“Aquatic ecosystems are vital in supporting the needs of our society and yet they are fragile environments, under enormous threat from human activities. Re-connecting society with these environments and enabling communities to take ownership for delivering conservation work in partnership with other public and private organisations is a major challenge, but one that rivers trusts are extremely suited to and one that can ultimately deliver the maximum benefits. I am therefore delighted that such a well established trust as Wandle has decided to extend its hand out to other partners in the South East in a bid to maximise the conservation opportunities of such important resources.”

KCC Kent Countryside Management Partnership Manager Kate Phillips said:

”We are delighted to support the new SE Rivers Trust; it is an opportunity to strengthen the excellent work that is already happening across Kent. The Countryside Management Partnerships will use their extensive network to help develop and deliver river projects with organisations, businesses and volunteers. By working together we can continue to help improve the quality of our rivers as well as people’s enjoyment of them and their surroundings.”

Notes to editors:

1. The Wandle Trust is an environmental charity dedicated to restoring and maintaining the health of the River Wandle and its catchment (www.wandletrust.org) in the London Boroughs of Croydon, Sutton, Merton and Wandsworth.  Recent changes to the Wandle Trust’s Articles also enable the Trust to work in partnership with the Environment Agency and other organisations outside the Wandle catchment.

2. As part of the development of the South East Rivers Trust, the Wandle Trust will sign a Memorandum of Understanding with the Kent Countryside Management Partnerships.

3. The Rivers Trust is the umbrella body of the rivers trust movement in England, Wales and Northern Ireland and has an MoU with a sister organisation in Scotland (RAFTS). The Rivers Trust is an independent charity representing the rivers trust movement nationally and internationally, and promoting a catchment based approach to river restoration within a framework of sound science, partnership, facilitation and avoiding duplication of effort.

4: The Kent Countryside Management Partnerships are a collective of organisations run to help manage habitat and landscapes in partnership with local communities. CMPs provide a wide range of services across the county of Kent and the London Borough of Bexley. They bring together many organisations to help maintain Kent's landscape and wildlife, as well as support Kent's communities, and play a vital part in the conservation and enhancement of the Kent countryside. For more information please go to www.kentcountryside.org.uk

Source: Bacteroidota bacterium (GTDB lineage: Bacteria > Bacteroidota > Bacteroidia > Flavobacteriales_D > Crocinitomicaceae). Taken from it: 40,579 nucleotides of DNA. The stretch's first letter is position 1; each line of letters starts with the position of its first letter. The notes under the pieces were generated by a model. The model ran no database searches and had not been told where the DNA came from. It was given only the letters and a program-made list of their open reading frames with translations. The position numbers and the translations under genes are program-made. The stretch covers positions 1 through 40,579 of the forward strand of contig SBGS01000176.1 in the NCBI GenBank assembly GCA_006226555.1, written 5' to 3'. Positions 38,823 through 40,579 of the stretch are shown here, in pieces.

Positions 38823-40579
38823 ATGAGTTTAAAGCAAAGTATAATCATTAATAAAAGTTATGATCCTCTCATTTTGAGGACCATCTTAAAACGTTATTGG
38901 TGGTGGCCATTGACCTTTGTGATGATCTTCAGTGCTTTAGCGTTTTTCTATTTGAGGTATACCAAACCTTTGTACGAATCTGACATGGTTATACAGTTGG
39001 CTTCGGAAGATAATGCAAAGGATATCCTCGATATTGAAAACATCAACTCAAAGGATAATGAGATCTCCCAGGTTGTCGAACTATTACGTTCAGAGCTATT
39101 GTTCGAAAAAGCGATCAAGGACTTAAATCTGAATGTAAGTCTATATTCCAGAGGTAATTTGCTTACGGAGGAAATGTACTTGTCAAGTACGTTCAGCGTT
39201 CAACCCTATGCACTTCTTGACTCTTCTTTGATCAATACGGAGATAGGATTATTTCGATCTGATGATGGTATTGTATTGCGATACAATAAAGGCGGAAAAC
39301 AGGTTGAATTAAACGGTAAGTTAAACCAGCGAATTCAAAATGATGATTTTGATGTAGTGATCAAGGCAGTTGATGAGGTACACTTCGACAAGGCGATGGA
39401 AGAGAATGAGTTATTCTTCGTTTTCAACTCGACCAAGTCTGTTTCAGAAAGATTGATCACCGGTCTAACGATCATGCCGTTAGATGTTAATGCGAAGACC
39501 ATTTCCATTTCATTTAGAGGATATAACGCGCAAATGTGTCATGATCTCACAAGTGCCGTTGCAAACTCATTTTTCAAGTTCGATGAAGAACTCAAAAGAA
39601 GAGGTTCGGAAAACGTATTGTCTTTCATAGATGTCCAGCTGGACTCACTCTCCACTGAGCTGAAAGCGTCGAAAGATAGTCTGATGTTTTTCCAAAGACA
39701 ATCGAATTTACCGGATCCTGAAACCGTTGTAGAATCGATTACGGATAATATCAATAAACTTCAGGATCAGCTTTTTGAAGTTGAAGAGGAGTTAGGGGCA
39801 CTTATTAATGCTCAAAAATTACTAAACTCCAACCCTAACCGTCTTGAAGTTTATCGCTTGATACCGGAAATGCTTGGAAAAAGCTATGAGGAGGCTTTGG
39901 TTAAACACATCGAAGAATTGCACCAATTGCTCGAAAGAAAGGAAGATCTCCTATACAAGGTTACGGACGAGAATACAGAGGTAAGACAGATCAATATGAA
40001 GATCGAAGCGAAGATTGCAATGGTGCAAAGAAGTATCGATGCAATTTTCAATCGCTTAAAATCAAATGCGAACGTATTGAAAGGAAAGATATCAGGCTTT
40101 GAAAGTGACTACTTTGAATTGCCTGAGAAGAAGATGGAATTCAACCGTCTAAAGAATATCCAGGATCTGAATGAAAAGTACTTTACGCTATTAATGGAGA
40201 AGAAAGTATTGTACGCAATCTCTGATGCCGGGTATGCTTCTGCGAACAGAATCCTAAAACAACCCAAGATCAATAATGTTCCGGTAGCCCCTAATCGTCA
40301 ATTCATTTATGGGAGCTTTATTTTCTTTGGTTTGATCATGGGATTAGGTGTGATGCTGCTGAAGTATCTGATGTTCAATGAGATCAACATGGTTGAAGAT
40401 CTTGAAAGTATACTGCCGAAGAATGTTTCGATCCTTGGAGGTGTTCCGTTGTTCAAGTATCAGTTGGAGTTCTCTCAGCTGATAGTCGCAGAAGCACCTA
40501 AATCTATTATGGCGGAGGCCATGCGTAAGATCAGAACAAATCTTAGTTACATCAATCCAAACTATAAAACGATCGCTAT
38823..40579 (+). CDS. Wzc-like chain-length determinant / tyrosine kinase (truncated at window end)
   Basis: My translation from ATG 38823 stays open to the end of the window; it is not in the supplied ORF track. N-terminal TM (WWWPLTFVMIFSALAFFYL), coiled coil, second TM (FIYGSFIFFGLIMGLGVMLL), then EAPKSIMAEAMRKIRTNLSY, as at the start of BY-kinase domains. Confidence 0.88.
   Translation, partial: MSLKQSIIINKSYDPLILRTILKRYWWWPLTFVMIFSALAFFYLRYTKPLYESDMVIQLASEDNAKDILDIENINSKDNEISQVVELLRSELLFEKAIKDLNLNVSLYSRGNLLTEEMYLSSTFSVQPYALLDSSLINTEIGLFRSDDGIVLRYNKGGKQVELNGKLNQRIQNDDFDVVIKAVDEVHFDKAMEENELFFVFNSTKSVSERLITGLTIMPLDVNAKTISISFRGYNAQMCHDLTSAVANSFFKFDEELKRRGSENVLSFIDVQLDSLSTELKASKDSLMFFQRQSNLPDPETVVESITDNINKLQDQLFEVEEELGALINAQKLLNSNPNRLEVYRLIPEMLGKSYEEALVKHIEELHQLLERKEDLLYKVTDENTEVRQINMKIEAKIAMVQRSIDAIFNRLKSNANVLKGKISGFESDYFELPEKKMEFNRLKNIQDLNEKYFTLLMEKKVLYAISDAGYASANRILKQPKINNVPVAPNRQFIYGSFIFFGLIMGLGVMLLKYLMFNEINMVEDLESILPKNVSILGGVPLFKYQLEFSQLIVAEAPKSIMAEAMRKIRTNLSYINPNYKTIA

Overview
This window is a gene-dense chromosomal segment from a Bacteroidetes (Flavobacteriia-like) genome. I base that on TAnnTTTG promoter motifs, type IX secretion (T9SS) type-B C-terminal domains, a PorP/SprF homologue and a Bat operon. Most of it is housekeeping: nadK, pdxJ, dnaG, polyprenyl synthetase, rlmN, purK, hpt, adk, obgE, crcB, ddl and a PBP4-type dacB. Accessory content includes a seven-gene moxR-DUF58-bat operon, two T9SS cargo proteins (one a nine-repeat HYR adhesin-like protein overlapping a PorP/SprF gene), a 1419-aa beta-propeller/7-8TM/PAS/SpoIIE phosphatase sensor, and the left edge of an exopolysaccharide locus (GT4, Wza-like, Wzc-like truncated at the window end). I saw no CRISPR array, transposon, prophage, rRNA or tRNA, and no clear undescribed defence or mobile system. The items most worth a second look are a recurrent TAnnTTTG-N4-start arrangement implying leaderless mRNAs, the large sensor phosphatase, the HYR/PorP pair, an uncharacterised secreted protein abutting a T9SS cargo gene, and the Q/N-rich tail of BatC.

For more information on the Environment Agency, please direct all media enquiries to 0118 953 5555; out of hours 0800 141 2743. Please ask for the duty press officer.

For more information on the Wandle Trust and the South East Rivers Trust, please contact Theo Pike on mobile 07941 955 511, or via email theo.pike@wandletrust.org

Tuesday, 12th February 2013

WTT member Stuart Crofts has featured on a BBC Lancashire programme where he talks about the challenges facing our rivers, including biosecurity. To listen to the programme, click here.

Wednesday, 6th February 2013

A new Irish study has revealed levels of genetic diversity in Irish populations that are greater than genetic diversity between the entire human race. 13 different varieties of brown trout in Lough Corrib had already been identified by Inland Fisheries Ireland.

‘’Thin and streamlined like a herring, croneen trout are a pelagic fish, designed to swim long distances to spawn. The croneen population in the Lough Derg catchment of the Shannon’s main stem retreat to the small Camcor river in Co Offaly, 50 kilometres away, to spawn.

Another trout variety in the river Suir, which hasn’t yet been named, was found to travel 78km from the river Nier in Co Waterford, where it is born, down to the main stem of the Suir’’.

The study, whch also characterized trout migrator movements also found that spawning in the eight mile Owen Brin river, one of the smallest Mask sub-catchments, supplied more than 40 per cent of the adult population of trout in the lake. This highlights the conservation value of such spawning areas and this pattern is repeated right across Ireland.